As for using panniers, you've got plenty of good advice in other answers - bigger w/compression
    straps, use front AND rear, etc. Oh, keep the handlebar pack for light loads, and make sure that
    your panniers fit your feet with plenty of clearance.

    Good riding to ya! Spoking

    [email protected] (JMG) wrote in message news:<[email protected]>...
    > I'm looking for some advice on pannier size for touring. I've been searching the various groups
    > and have found alot of great information on the type of panniers that would work best. I'm not
    > sure about what size I will really need.
    >
    > I'll be touring on a Tandem which has a carbon fork. This means I can't use front panniers. I was
    > really interested in the Ortleib and there bigs ones hold 2440 cu in. My next choice is Jandd,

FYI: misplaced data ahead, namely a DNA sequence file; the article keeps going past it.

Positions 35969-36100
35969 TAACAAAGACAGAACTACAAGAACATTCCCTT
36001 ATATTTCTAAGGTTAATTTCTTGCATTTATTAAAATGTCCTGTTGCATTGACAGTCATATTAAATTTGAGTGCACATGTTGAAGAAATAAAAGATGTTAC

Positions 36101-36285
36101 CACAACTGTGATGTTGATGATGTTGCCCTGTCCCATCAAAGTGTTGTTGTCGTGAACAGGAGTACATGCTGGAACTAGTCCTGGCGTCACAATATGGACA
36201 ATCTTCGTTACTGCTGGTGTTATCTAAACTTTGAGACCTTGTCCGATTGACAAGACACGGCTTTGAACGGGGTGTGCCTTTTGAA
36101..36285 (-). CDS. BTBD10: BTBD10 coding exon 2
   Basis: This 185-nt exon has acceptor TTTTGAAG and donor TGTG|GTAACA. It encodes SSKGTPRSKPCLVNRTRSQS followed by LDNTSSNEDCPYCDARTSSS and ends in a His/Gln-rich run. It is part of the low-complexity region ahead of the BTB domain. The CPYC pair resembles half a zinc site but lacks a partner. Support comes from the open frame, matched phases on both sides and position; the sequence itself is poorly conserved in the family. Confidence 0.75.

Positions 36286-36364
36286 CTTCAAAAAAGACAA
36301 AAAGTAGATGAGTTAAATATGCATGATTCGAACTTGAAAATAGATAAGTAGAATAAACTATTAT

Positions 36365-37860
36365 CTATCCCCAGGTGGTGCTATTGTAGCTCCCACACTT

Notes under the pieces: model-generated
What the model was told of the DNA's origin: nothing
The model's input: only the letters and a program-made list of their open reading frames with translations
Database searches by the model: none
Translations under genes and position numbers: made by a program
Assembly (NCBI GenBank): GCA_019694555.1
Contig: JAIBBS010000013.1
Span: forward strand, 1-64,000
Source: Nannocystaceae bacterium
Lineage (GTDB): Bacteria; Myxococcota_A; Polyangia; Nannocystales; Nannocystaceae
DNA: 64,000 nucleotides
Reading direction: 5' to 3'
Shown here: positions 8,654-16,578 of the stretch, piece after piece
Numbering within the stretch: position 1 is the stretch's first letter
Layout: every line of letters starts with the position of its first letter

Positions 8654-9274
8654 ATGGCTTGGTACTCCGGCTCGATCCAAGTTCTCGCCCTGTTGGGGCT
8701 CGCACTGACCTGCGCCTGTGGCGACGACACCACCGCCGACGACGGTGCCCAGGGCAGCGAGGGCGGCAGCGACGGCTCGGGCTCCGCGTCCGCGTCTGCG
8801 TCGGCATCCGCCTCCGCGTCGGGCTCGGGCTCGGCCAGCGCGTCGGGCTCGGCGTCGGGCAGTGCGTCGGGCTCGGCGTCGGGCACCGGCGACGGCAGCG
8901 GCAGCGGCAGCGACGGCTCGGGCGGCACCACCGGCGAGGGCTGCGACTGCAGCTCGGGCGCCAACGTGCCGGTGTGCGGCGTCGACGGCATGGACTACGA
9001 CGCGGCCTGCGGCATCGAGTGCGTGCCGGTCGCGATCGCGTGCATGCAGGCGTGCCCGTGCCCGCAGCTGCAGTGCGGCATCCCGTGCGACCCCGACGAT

> which make some really hugh bags. I believe their biggest comes in at around 6800 cu in. I don't
    > want to overdo things and end up with 100 pound bags.
    >
    > Can anyone share an experience or two on this subject?
    >
    > Thanks, Joe
     
  13. Jmg

    Jmg Guest

    That's an interesting tip I never thought of, however, the first thing that came to mind is "One
    more thing to get on the plane". The panniers would travel more like luggage. I think flying with a
    Tandem will be tough enough!

    Joe

    [email protected] (spokin) wrote in message
    news:<[email protected]>...
    > Yo, dude, I'm gonna throw you a curve. Think seriously about a trailer instead. I've used many
    > panniers and worn some out. Always seems like you're having to mess with something - packing,
    > unpacking, stuffing, strapping, trying to find that deeply buried aspirin bottle. The very reason
    > I never enjoyed self-contained backpacking. Too much hassle!
    >
    > I was at the Sea Otter classic today, and Yakima had a booth. They have a beautiful little trailer